Saturday, July 23, 2005
The absurdity of "No comment, it's an ongoing investigation."
(Written in real-time, stream-of-consciousness -- deal with it.)
Whenever you have a dispute of some kind, there are typically two parties. The party of the first part we can call, say, the "injured" or "aggrieved" party. This is the party who feels it has been wronged and, in some way, wants compensation or justice.
On the other side, we have the party of the second part that we can call the "culprits" who are allegedly responsible for the injustice. With me so far? Good.
Now, in the simplest case, the injured party might just directly confront the "culprits" and ask them if they're responsible. If the culprits 'fess up, well, it's pretty much over. We know who's guilty, they've taken responsibility for it and all that's left is to administer some justice.
On the other hand, if the accused party pleads innocence, this is where one would normally demand an investigation of some kind. In cases like this, the behaviour of the two parties can be drastically different.
It's not unusual for the wronged party to go fairly public with their accusations, perhaps to make sure their story gets out and to gain public sympathy. That's not always the case, but it's common enough. They might be adamant that a wrong has been done, and they're absolutely determined to get to the bottom of it.
The accused party, on the other hand, could just as publicly deny any wrongdoing or, if they're more careful, on the advice of counsel, decide to just say "No comment." In cases like that, they might defend their refusal to comment by saying that it would be inappropriate to comment in the midst of an ongoing investigation but they want to assure everyone that they're co-operating fully with investigators.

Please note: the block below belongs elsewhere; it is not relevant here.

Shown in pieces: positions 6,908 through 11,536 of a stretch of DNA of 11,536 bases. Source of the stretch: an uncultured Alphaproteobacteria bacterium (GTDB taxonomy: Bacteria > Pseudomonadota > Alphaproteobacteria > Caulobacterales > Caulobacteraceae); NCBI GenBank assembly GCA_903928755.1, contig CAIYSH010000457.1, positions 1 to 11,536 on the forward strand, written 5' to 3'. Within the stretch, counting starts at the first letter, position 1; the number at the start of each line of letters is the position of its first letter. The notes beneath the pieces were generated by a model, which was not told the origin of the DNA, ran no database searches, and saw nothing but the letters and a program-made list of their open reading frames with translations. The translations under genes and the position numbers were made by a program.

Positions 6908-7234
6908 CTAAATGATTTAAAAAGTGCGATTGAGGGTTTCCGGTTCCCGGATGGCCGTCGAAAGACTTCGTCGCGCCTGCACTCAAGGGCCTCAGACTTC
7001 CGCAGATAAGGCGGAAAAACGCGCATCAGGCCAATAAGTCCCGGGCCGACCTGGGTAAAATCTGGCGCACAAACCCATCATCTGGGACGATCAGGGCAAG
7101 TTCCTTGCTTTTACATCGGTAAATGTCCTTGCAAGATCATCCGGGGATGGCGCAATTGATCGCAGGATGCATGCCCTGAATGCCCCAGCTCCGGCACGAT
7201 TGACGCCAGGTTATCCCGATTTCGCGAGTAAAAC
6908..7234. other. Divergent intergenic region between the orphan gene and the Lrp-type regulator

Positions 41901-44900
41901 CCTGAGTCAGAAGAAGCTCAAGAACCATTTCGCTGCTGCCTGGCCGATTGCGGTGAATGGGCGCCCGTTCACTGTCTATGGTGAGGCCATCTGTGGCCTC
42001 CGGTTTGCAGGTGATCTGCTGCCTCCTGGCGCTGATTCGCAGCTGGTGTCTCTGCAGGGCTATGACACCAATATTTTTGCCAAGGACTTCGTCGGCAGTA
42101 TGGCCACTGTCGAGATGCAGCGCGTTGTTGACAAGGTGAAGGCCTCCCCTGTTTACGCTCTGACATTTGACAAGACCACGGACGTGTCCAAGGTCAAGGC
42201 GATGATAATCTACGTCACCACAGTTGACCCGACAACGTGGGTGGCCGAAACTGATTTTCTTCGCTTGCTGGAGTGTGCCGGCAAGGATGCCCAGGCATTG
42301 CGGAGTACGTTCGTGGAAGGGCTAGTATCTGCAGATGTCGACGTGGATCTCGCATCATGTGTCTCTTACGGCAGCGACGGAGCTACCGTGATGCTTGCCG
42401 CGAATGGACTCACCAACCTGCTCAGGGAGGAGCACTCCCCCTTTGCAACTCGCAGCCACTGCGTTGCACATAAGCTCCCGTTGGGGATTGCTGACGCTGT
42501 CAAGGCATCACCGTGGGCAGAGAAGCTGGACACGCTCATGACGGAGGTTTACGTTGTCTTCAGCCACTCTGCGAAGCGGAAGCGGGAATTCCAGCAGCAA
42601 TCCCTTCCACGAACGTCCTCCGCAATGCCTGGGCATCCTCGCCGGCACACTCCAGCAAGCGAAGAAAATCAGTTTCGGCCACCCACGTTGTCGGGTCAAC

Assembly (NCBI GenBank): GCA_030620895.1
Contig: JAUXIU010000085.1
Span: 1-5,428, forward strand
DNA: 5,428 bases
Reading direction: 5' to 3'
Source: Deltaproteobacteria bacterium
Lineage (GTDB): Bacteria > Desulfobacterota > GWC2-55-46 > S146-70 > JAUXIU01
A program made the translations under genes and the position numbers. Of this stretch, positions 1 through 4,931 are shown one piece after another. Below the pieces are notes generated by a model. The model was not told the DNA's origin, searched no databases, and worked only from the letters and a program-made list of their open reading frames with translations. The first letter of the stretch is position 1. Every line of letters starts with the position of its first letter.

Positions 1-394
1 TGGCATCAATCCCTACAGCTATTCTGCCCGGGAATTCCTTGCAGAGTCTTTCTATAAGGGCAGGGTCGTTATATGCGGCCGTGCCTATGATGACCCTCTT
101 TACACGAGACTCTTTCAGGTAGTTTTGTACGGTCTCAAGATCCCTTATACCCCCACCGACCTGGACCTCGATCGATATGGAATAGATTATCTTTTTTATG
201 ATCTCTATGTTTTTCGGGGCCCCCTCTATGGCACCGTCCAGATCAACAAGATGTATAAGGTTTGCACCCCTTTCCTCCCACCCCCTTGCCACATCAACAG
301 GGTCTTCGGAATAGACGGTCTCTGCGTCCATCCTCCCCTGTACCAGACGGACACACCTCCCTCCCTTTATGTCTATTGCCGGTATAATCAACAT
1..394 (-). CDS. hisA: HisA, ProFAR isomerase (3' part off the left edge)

You see where this is going, don't you?
The absurdity of the current "Rovegate" controversy is that the parties of the first part and the second part are, in fact, exactly the same party. On the one hand, we have the Bush administration, the alleged victim of having one of their covert operatives "outed," assuring everyone that no one wants to get to the bottom of this more than Commander Chimpy, while simultaneously circling the wagons, refusing to comment yet assuring everyone that they're co-operating fully. Can it possibly get more ridiculous than this?
The absurdity, of course, is that when White House Press Weasel Scott McClellan takes to the podium, he is, in fact, representing both parties at the same time. He will, as the victim, be adamant that George Bush wants to get to the bottom of this as quickly as possible while, in the next sentence, switch hats to represent the defendants and tell everyone that it wouldn't be appropriate to comment (which, of course, he has already done and continues to do, on behalf of the injured party, but not the defendants).
The WH Press Corpse are being driven totally bugfuck simply because they haven't figured this out yet. In a very real sense, McClellan is smack in the middle of one of the most bizarre conflicts of interest imaginable. It's as if he's acting as the spokesman for both the plaintiff and the defendant in one of the most sensational criminal trials ever held. How weird is that?
Even weirder, the WH Press Corpse continues to let him get away with it. But wouldn't it be delightful if someone, anyone (hello, Helen Thomas?) were to ask something like, "Scott, when you say you aren't going to comment on this investigation, are you speaking on behalf of the president who claims he wants to get to the bottom of this, or on behalf of the accused White House staffers who are currently under investigation for that crime?"
Even better, perhaps someone should suggest that it's simply time for McClellan (or any other WH staffer) to recuse himself or herself due to a grotesque conflict of interest.
Is any of this making sense?
P.S. I reserve the right to go back and make aesthetic fixes to this article when I'm feeling more coherent.